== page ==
After you kill the last omega metroids, you are left with nothing. You walk, in silence, no combat, no enemies, toward the queen for like five minutes. It's incredible, as long as you are willing to engage with it. As long as you think of the horror of being down in this planet, alone, committing what turns out to be an ill considered atrocity. You enter a big huge room that feels like some giant room out of Blame!, leaving you groping around to find walls, let alone the ceiling. You find the ice beam, the shredded chozo statue. The metroid reveal is tense, but a moment of triumph. You are unstoppable. You walk into the room before the queen and...

Dread.

More dread than anything in Dread. It's like walking to an execution. The droning, deep music, the hostile, unlined spikes. The cracks in the floor saying this is going to be a one way trip. The room lets you run. You can roll away and flee. There is no pragmatic purpose for this. Better to just die and walk back... but just having the option makes it feel real. You should be afraid for your life. Running is an option.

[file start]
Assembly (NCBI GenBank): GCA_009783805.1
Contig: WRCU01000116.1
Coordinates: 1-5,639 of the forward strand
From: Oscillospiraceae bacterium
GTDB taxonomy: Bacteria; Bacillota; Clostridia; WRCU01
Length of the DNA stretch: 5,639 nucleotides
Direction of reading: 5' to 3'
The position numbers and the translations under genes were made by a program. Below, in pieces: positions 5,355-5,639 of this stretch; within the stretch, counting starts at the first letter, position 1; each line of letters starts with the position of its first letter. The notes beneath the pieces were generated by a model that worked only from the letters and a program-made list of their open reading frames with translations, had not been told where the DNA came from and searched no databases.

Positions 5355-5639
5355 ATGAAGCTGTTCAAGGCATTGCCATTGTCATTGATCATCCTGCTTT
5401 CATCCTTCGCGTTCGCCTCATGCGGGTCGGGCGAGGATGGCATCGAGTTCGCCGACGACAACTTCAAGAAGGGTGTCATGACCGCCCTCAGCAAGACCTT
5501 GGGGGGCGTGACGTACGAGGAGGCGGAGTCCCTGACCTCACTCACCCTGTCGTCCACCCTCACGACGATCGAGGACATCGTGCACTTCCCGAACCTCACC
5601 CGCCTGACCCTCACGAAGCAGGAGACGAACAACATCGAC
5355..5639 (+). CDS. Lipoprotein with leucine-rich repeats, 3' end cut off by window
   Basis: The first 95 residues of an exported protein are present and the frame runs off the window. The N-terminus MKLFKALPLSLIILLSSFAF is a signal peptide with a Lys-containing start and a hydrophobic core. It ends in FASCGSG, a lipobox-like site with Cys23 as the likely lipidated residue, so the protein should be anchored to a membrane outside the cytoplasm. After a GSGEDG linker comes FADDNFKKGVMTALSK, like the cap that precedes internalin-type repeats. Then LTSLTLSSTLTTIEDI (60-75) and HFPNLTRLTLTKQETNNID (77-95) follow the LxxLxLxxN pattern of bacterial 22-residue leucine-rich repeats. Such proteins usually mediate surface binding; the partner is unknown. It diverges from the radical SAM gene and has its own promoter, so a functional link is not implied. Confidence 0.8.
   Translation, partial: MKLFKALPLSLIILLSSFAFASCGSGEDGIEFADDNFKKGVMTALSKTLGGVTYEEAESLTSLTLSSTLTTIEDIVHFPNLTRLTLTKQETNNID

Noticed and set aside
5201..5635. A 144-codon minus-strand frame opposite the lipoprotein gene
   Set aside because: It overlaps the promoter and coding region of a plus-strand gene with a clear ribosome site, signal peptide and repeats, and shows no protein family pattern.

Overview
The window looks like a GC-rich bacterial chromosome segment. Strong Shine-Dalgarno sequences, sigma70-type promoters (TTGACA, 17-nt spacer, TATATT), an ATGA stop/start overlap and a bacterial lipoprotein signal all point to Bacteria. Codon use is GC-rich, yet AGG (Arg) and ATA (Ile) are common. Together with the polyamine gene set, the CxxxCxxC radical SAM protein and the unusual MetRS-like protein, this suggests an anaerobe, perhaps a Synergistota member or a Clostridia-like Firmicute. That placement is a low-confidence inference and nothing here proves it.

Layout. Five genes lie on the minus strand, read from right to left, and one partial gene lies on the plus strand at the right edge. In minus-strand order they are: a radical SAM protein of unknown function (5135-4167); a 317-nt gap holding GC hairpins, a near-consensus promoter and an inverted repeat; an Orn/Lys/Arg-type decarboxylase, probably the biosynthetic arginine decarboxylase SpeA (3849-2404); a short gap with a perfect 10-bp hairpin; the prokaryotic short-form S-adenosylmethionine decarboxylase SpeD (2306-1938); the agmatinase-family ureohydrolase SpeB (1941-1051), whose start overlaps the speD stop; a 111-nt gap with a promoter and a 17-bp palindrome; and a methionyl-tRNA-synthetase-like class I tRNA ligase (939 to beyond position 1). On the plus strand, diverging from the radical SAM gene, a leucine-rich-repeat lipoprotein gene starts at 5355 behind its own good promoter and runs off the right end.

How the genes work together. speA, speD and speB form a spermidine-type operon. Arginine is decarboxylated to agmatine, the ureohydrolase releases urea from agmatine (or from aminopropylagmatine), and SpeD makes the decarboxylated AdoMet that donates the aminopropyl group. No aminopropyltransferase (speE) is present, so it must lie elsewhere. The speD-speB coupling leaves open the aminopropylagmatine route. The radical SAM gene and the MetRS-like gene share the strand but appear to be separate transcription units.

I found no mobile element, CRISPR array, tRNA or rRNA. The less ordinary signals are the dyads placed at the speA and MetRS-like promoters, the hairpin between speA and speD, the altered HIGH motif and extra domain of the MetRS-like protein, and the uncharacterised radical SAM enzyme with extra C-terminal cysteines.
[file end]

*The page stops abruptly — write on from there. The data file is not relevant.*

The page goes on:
It's another tanky boss. She's not great. But she doesn't have to be. The moment is great. The moment AFTER is great. The return to the ship is great. The end of this game masterfully raises and lowers the tension over and over, leaving you exhausted yet satisfied by the end. Seeing the stars in the sky feels like breathing fresh air on a cold winters night, escaping a loud, hot, claustrophobic party. You can exist again. The ending stretch of Metroid 2 has some of the best "inhales" and "exhales" in gaming history.